Overtime: Will Minor League Players Finally Get What They Deserve?

After a long wait, the Minor Leaguers are finally getting their union. (Courtesy of Twitter)

After a long wait, the Minor Leaguers are finally getting their union. (Courtesy of Twitter)

Two weeks ago, groundbreaking news swept through the baseball world: Major League Baseball (MLB) decided to recognize the formation of a players union for Minor League Baseball that is to be supervised by the Major League Baseball Players Association (MLBPA). After years of complaints about the minor league system’s poor working conditions, notably unfair pay, players are finally able to make critical steps toward improving the nature of the minor leagues.

However, it likely wasn’t a decision made willingly by the MLB. The reasoning for the union’s recognition came after the MLBPA had collected enough union-authorization cards from minor leaguers expressing support for the MLBPA to represent them. More than 5,000 players expressed their support and interest in the unionization.

For MLB, they were left with two options at this point: recognize the union, or force the players to go through a vote via the National Labor Relations Board. Either way, the MLBPA had won.

In MLB’s statement to the public, they dismissed any hostility towards the formation of the union and seemingly welcomed the prospect of it. It read, “Major League Baseball has a long history of bargaining in good faith with unions, including those representing minor and major league umpires and major league players. We respect the right of workers to decide for themselves whether to unionize. Based on the authorization cards gathered, MLB has voluntarily and promptly recognized the MLBPA as the representative of minor league players. We are hopeful that a timely and fair collective bargaining agreement will be reached that is good for the game, minor league players and our fans.”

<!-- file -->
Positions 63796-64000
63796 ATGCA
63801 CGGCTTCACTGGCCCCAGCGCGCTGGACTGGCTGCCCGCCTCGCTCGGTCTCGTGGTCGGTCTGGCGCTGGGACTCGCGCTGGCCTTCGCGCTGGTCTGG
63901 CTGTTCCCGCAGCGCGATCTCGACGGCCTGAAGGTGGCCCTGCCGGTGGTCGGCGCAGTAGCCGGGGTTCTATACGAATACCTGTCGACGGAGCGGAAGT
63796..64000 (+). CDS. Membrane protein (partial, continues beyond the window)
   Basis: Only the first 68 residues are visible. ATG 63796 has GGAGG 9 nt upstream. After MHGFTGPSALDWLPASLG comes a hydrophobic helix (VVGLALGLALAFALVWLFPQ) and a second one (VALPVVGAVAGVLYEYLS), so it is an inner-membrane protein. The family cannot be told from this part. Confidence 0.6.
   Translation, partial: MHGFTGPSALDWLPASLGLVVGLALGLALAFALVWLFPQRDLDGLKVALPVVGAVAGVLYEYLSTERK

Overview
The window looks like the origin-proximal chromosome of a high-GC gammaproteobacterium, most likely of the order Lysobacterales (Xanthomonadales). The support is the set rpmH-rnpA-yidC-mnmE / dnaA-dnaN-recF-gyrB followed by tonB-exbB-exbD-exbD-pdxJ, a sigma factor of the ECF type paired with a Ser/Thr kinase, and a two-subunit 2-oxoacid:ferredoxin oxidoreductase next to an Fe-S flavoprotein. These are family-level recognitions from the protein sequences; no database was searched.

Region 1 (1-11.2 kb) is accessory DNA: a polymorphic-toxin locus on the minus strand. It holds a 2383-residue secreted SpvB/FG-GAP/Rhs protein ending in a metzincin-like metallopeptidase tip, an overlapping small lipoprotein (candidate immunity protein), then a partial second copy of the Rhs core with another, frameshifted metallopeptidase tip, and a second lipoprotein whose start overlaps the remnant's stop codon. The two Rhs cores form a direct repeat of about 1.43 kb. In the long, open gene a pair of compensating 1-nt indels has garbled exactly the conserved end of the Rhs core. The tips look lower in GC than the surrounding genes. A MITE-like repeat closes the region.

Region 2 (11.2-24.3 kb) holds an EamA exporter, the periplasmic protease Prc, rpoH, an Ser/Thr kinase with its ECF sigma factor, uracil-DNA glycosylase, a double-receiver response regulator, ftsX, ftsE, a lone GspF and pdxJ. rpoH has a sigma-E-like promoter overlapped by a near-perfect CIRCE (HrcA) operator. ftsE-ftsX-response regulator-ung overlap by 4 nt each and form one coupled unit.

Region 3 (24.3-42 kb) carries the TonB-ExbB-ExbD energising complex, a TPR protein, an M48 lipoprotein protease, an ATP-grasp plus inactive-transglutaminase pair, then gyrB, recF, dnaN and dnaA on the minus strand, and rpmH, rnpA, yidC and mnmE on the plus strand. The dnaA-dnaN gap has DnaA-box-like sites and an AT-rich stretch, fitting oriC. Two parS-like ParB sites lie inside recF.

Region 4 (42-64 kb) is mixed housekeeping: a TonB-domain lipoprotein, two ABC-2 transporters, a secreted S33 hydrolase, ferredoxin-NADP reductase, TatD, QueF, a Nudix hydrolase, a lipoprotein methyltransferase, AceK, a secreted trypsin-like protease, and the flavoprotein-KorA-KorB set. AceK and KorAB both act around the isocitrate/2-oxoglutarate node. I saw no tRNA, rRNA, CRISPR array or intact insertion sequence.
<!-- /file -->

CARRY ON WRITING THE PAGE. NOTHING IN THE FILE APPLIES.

This has been a massive year for minor leaguers as they won their class action lawsuit against MLB earlier this summer, resulting in $185 million going towards overtime pay and minimum wage violations.

However, all these efforts could not be possible without Advocates for Minor Leaguers, an organization started in 2020. The organization promoted its ideas of a reformed system where minor leaguers could earn an annual salary above the considered poverty line in America.

Yet, the majority of the efforts that came to fruition in the last few weeks were kept relatively quiet. Most likely to prevent any interference or backlash from MLB, the emergence of the MLBPA in the plan to unionize was relatively new.

The fact that two years of work was expedited in just two weeks is a massive success for minor leaguers. For many who dream of making it to the big leagues, their dreams can stay alive. Baseball is America’s pastime, a cultural staple that has only existed on the backs of all the young players who work hard. Their hard work will finally be rewarded.

But in what way?

Now, the MLBPA and the minor leaguers have to come together to work out a new collective bargaining agreement (CBA) to restructure the way players are paid. Currently, in the minor leagues, players can make anywhere between $400-700 per week, which is about roughly $12,000 per year. Both parties hope this new CBA will be implemented before the 2023 season.

Until 2021, Class A baseball’s minimum salary was $290 a week and Class AAA’s was $502. Until this season, players were not guaranteed housing, which meant a minor leaguer would need to find rent cheap enough to be covered by their salary, share with multiple teammates or find various other jobs.

Negotiations can look daunting for minor league players, as many do not have the bargaining power that major league players do. They are working with significantly less, so while things may look optimistic, there is a tough reality many minor league players will have to face.
There are some concerns with this new revolution in the minors, specifically in regard to the stinginess of many team owners. Will they be willing to pay the current number of minor leaguers the new pay they will ask for, or will they reduce the number of players they have on a roster?

While optimism remains high now in favor of the MLBPA and all of their efforts, it will not be until the new CBA is officially agreed upon that change will truly occur throughout the minor leagues.